Circumference of Circle 2πr
Length of Arc

θ × r

where, 
‘θ’ is the angle subtended by the arc in radian
‘r’ is the radius of the arc

Area of Sector of Circle

(θ × r2) / 2

where, 
‘θ’ is the angle subtended by the arc in radian
‘r’ is the radius of the arc

Length of Chord

2 r sin(θ/2)

where, 
‘θ’ is measured in radian

Area of Segment

r2(θ − sinθ)/2

where, 
‘θ’ is measured in radian

The value of π is taken to be 3.14 or 22/7.

Properties of Circle

A circle is the most common 2-D shape and some of the properties of the circle are,

  • Circle with the same radii are called the congruent circle.
  • Equal chords are equidistant from the centre of the circle.
  • Equidistant chords from the centre of the circle are always equal.
  • The perpendicular drawn from the centre of the circle to the chord always bisects the chord.
  • We can draw two tangents from an external point to a circle.
  • Tangents drawn from the endpoints of the diameter are always parallel to each other.

Area of a Circle Proof

We can easily prove the formula for the area of the circle using the area of the triangle formula. For this first, we have to draw various concentric circles inside the given circle. Then open all the concentric circles to form a right-angled triangle.

Area of a Circle Proof

If the radius of the given circle is r, then the outer circle would form the base of the right triangle having length 2πr.

The height of the triangle is ‘r’

The area of the right-angled triangle so formed is equal to the area of a circle.

Area of a circle = Area of triangle = (1/2) × base × height

                                                     = (1/2) × 2π r  × r

Therefore, 

Area of a Circle = πr2

Resources related to circles:

Solved Examples on Circles

Example 1: If the diameter of a circle is 142.8 mm, then what is the radius of the circle?

Solution:

Diameter = 142.8 mm

By Formula, 

Diameter = 2 radius

Radius = (142.8 ÷ 2)
            = 71.4 mm

Thus, the radius of the circle is 71.4 mm

Example 2: The distance around a park is 21.98 yd. What is the radius of the park?

Solution: 

Circumference of the Park = 21.98 yd

We know that,

Circumference = 2π × Radius

Radius = Circumference / 2π

Radius = 21.98 / 2×3.14 

             = 3.5

Thus, the radius of the circle is 3.5 yd

Example 3: The inner circumference of a circular track is 440 m, and the track is 14 m wide. Calculate the cost of levelling the track at 25 rupees/m2.

Solution:

Let the radius of the inner circle be r m. 

Now, 

Inner Circumference = 440 m 

2πr = 440 

2 × 22/7 × r = 440

r = 440 × 744 

Inner Radius, r = 70 

Width of track = 14 m

Outer radius (R) = Inner Radius(r) + Width

                           = (70 + 14) = 84 m

Area of the Track = π(R2− r2)

= π (842 – 702)

= 22/7 × (7056 – 4900) 

= 6776 m2

Cost of levelling at 25 rupees per square meter =  6676 × 25 
                                                                            = 169400 Rupees

Thus, the cost of leveling the track is 169400 Rupees

Example 4: Find the length of the chord of a circle where the radius is 7 cm and the perpendicular distance from the chord to the centre is 4 cm.

Solution: 

Given,

Radius, r = 8 cm 
Distance of the chord to the centre, d = 3 cm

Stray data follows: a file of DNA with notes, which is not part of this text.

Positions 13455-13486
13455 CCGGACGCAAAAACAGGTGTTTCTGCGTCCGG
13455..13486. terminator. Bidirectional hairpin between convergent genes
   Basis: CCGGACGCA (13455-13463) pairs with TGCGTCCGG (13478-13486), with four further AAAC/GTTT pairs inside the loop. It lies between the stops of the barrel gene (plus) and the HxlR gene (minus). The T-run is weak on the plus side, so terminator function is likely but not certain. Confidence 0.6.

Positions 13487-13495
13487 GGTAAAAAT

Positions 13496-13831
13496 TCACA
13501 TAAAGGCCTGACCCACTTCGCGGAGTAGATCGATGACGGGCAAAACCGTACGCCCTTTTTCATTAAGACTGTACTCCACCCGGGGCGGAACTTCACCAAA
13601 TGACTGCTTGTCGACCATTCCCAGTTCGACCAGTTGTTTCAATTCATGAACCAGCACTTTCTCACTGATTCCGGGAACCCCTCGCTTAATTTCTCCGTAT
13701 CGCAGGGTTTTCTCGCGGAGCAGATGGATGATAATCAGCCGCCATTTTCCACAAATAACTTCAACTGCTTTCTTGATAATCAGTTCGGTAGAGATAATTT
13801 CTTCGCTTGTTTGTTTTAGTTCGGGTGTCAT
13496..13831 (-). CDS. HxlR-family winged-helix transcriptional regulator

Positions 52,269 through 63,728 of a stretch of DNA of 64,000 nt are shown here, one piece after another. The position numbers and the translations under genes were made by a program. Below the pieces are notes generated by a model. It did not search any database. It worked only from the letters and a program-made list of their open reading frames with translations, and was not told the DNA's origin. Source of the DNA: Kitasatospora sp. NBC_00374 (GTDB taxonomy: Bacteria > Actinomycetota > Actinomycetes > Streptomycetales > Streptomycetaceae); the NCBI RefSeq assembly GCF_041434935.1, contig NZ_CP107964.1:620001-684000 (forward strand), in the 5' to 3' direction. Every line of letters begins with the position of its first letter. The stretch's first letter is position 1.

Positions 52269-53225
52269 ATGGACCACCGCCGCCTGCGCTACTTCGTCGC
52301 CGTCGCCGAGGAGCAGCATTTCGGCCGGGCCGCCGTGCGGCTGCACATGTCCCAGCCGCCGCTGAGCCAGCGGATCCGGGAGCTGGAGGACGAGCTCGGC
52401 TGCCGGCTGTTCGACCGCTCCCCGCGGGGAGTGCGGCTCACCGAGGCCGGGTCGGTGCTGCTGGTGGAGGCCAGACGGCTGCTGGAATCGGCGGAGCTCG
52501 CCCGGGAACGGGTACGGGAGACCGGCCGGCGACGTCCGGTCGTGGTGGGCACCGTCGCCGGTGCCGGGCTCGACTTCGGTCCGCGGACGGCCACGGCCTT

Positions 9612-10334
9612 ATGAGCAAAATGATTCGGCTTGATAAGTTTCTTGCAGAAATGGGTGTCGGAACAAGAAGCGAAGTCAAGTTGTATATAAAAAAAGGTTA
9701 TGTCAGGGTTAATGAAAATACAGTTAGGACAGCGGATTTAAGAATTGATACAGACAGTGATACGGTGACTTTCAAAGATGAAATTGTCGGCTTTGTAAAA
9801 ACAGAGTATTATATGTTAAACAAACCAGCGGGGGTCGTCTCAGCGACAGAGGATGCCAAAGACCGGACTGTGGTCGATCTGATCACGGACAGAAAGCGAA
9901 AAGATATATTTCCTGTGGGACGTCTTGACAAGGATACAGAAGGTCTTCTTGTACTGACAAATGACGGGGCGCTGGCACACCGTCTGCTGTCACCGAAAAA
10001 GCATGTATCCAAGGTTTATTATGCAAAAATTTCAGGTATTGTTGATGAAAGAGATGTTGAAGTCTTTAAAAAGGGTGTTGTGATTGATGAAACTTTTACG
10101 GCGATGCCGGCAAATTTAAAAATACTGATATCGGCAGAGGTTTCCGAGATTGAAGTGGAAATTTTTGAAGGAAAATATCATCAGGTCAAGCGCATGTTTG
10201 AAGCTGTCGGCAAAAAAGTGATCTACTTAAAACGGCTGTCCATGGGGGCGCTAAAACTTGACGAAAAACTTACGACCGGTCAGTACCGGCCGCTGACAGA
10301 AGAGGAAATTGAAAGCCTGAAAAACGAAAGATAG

Chord length = 2√(r2 – d2

= 2√(82 – 32

= 2√(64 – 9) 

= 2√55 

 = 2 × 7.416

Chord length = 14.83 cm

Thus, the length of the chord is 14.83 cm

Example 5: If the radius of a circle is 5 cm and the measure of the angle of the arc is 110˚, what is the length of the arc? 

Solution: 

Arc Length = (2 × π × r) × angle / 360°

= 2 × 3.14 × 5 × 110/360° 

= 9.6 cm

Thus, the length of the arc is 9.6 cm.

Example 6: If the area of a sector with a radius of 6 cm is 35.4 cm2. Calculate the angle of the sector. 

Solution: 

Area of Sector = Angle/360°  × (π × r × r)

Angle/360° × (π × 6 × 6) = 35.4 

Angle = (35.4/36π) × 360° 

          = 112.67°

Thus, the angle of the sector is, 112.67°

Practice Problems on Circles

1. Calculate the circumference of a circle with a radius of 5 centimeters.

2. Given a circle with a radius of 8 meters, find the diameter, circumference, and area.

3. Find the length of an arc on a circle with a central angle of 60 degrees and a radius of 10 centimeters.

4. Calculate the area of a sector of a circle with a central angle of 45 degrees and a radius of 6 inches.

5. Determine the radius of a circle if its circumference is 31.4 meters (use π ≈ 3.14).

6. Given a circle with a diameter of 18 centimeters, find the length of a chord that is 8 centimeters away from the center of the circle.

FAQs on Circles

1. What are Circles in Geometry?

We define a circle in geometry as the locus of the point which is always at a fixed distance from a fixed point, called the centre of the circle.

2. What are the formulas of a Circle?

A circle has various formulas but the important formulas for the circle are,

  • Area of Circle(A) = πr2
  • Circumference of Circle(C) = 2πr

3. What is the Chord in a Circle?

A line segment joining two points of the circumference of the circle is called the chord of the circle. A chord passing through the centre of the circle is called the radius of the circle.

4. What is the Difference between Chord and Secant in a Circle?

A chord is a line segment which joints any two points on the circumference of the circle, whereas the secant is a line joining any two points on the circumference of the circle, it is also called as extended chord.

5. What is the Circumference of a Circle?

The length of the boundary of the circle is called the circumference of the circle. It is calculated using the formula,

C = 2πr

6. What is the Area of a Circle?

The space occupied inside the circumference of the circle is called Area of the area of the circle. It is calculated using the formula,

A = πr2

7. What are the Properties of Circles?

The properties of the circle are,

  • It has the infinite number of radii.
  • The radius of the circle is always perpendicular to the tangent of the circle.
  • Diameter is the longest chord of the circle

8. What are Types of Circles in maths?

We can categorize circles into various categories but the important types of circles are

  • Concentric Circles: Circles having different radii but the same centre are called concentric circles.
  • Congruent Circles: Circles having the same radius but different centres are called congruent circles.

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Last Updated : 05 Oct, 2023